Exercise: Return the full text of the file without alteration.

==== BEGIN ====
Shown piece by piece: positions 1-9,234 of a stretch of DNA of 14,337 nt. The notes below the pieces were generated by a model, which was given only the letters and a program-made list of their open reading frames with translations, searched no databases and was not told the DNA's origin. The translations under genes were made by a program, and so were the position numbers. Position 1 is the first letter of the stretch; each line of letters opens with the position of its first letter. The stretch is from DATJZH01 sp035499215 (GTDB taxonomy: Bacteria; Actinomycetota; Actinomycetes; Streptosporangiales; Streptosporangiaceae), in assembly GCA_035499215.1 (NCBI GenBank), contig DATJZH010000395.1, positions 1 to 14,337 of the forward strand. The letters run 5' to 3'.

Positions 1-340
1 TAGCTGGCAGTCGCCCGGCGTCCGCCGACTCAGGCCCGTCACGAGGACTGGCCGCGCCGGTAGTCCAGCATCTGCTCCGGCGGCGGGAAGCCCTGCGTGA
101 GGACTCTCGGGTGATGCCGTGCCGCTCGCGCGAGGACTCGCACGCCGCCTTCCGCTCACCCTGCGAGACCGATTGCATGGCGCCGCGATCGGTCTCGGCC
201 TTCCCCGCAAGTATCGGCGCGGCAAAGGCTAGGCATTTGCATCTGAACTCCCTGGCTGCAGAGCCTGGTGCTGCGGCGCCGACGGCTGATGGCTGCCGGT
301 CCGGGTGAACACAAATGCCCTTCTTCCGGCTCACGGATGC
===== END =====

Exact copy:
Shown piece by piece: positions 1-9,234 of a stretch of DNA of 14,337 nt. The notes below the pieces were generated by a model, which was given only the letters and a program-made list of their open reading frames with translations, searched no databases and was not told the DNA's origin. The translations under genes were made by a program, and so were the position numbers. Position 1 is the first letter of the stretch; each line of letters opens with the position of its first letter. The stretch is from DATJZH01 sp035499215 (GTDB taxonomy: Bacteria; Actinomycetota; Actinomycetes; Streptosporangiales; Streptosporangiaceae), in assembly GCA_035499215.1 (NCBI GenBank), contig DATJZH010000395.1, positions 1 to 14,337 of the forward strand. The letters run 5' to 3'.

Positions 1-340
1 TAGCTGGCAGTCGCCCGGCGTCCGCCGACTCAGGCCCGTCACGAGGACTGGCCGCGCCGGTAGTCCAGCATCTGCTCCGGCGGCGGGAAGCCCTGCGTGA
101 GGACTCTCGGGTGATGCCGTGCCGCTCGCGCGAGGACTCGCACGCCGCCTTCCGCTCACCCTGCGAGACCGATTGCATGGCGCCGCGATCGGTCTCGGCC
201 TTCCCCGCAAGTATCGGCGCGGCAAAGGCTAGGCATTTGCATCTGAACTCCCTGGCTGCAGAGCCTGGTGCTGCGGCGCCGACGGCTGATGGCTGCCGGT
301 CCGGGTGAACACAAATGCCCTTCTTCCGGCTCACGGATGC